Breakthrough for New Breasts after Cancer Surgery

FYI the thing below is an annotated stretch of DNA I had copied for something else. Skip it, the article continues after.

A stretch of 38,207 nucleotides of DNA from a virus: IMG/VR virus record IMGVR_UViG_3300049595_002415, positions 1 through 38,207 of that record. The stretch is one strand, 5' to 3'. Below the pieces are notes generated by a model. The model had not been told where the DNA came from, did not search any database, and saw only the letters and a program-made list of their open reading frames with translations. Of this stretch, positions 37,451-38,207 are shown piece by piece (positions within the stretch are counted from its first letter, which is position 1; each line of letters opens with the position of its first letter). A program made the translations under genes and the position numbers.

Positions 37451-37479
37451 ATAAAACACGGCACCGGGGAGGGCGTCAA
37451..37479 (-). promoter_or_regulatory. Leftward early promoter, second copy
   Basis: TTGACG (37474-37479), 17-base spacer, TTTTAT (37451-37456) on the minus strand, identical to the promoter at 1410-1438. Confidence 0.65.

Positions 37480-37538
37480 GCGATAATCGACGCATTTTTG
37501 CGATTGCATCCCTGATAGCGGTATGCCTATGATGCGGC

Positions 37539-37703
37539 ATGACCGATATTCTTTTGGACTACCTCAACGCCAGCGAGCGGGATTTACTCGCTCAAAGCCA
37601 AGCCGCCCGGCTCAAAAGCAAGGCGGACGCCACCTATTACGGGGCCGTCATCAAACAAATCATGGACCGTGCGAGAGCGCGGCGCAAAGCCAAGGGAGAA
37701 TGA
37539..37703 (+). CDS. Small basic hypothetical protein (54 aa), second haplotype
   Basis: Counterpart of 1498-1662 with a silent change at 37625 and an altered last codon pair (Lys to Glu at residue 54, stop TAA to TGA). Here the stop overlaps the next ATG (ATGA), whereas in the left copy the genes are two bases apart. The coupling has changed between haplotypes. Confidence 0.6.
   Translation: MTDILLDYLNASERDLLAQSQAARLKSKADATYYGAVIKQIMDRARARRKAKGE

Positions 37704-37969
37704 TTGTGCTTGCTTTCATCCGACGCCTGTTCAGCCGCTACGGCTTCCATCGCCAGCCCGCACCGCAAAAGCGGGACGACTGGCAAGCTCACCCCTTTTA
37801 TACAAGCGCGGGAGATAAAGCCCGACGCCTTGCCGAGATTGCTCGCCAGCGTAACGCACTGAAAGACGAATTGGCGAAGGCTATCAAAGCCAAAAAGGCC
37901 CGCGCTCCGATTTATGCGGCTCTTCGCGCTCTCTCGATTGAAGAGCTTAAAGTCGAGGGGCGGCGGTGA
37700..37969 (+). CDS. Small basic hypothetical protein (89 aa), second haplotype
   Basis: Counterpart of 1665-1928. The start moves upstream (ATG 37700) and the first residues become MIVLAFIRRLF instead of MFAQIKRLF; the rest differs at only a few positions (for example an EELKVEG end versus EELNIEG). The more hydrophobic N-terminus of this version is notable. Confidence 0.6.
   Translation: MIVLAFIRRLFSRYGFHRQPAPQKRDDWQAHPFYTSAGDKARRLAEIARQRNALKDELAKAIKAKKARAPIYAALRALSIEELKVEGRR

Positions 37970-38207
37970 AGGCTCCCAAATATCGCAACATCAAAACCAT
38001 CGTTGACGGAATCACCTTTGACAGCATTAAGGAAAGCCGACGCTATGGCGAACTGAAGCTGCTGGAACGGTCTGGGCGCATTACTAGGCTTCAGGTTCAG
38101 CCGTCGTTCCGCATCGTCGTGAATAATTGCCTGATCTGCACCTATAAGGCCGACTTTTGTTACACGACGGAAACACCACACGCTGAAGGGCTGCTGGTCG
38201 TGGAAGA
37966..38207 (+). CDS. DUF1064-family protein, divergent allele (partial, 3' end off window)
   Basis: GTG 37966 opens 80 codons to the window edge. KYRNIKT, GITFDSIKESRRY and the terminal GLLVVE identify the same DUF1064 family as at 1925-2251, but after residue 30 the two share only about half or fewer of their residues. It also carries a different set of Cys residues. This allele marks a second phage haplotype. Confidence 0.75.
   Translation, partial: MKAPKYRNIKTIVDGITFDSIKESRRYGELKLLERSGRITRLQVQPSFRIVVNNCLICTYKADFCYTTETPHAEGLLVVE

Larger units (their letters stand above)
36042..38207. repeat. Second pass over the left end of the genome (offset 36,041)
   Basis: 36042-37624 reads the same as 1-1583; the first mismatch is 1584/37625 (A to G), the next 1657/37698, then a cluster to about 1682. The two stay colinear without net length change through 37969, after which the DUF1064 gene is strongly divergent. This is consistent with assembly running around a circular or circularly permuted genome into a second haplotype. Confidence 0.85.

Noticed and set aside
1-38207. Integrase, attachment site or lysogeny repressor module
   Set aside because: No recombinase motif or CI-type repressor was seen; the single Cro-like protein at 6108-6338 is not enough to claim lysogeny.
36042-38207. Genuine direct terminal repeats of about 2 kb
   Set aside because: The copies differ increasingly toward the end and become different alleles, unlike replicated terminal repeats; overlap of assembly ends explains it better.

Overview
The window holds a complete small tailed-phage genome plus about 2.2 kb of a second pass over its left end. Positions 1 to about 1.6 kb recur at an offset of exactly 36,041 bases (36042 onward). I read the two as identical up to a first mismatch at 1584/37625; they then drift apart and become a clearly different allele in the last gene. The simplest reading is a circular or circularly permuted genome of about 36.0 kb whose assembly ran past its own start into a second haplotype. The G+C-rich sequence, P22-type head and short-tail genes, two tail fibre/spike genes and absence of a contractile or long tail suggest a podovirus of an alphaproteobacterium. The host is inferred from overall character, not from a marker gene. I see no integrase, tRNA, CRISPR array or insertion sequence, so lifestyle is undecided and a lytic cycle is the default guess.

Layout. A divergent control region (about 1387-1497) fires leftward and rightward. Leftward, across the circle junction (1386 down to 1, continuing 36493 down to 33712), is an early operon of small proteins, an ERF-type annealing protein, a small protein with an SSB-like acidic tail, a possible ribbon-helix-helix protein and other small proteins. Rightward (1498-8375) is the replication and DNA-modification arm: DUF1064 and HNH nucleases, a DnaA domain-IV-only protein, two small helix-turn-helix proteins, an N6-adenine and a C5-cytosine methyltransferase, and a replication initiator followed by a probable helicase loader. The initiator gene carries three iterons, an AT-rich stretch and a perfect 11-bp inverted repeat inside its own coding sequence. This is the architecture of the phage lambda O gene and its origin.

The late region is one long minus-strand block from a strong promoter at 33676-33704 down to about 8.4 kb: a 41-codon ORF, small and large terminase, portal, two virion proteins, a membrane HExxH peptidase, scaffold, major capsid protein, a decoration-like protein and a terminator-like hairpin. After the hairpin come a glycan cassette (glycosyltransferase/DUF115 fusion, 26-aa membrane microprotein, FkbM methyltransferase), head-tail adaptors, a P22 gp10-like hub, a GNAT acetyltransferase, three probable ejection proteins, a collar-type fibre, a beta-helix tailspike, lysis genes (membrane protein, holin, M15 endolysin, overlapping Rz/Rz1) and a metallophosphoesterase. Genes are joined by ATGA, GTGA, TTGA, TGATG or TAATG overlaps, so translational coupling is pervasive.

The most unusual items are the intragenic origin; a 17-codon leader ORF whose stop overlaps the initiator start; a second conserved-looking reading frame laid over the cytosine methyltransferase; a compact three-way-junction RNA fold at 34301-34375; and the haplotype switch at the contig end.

A revolutionary operation could soon allow women to regrow their breasts after cancer surgery. The technique offers fresh hope to the thousands of women every year whose breasts are removed in a mastectomy. Current reconstructive techniques produce far from perfect results and can leave scars. The new method would create breasts that look and feel more natural, while reducing the amount of scarring. It would also give women who have endured months of gruelling treatment a huge boost to their confidence. Breast cancer affects more than 45,000 British women a year and kills more than 1,000 a month. Around 12,000 women, including some whose genes put them at high risk of the disease, have a mastectomy each year. The latest reconstructive technique, which could be in widespread use in three years, involves growing breast tissue from a teaspoonful of cells. The Australian doctors behind the surgery have already successfully tested it on pigs and plan to carry out operations on women within months. The successfully grown pig breast, at the Bernard O’Brien Institute in Melbourne Phillip Marzella, of Melbourne’s Bernard O’Brien Institute, said: ‘We hope it will have a significant impact on the world. ‘We also like to think that it would alleviate the shock that a woman feels when she is diagnosed with breast cancer, to know she could possibly grow her breasts back.’ The technique involves inserting a bra-cup-shaped chamber under a woman’s chest skin containing 5ml of stem cells, drawn from her fat. A blood vessel from under the woman’s arm is redirected through the chamber where it supplies the area with oxygen and nutrients. The stem cells, ‘master cells’ widely seen as a repair kit for the body, turn into fat cells over several months, eventually multiplying enough to fill the chamber. The woman would then have a second operation to remove the chamber, although the researchers are hopeful of creating biodegradable devices that dissolve instead. In pigs, the entire process took six weeks. But it is expected it will take six to eight months for women to regrow breast tissue. The Australian trial will involve five or six women who have had a full or partial mastectomy. The doctors will not attempt to regenerate entire breasts but simply check that it is possible to regrow fat tissue in the breast area. If larger trials show the technique to be safe and effective, it could quickly be in widespread use. Dr Sarah Cant, of the British charity Breakthrough Breast Cancer, described it as ‘extraordinary’. ‘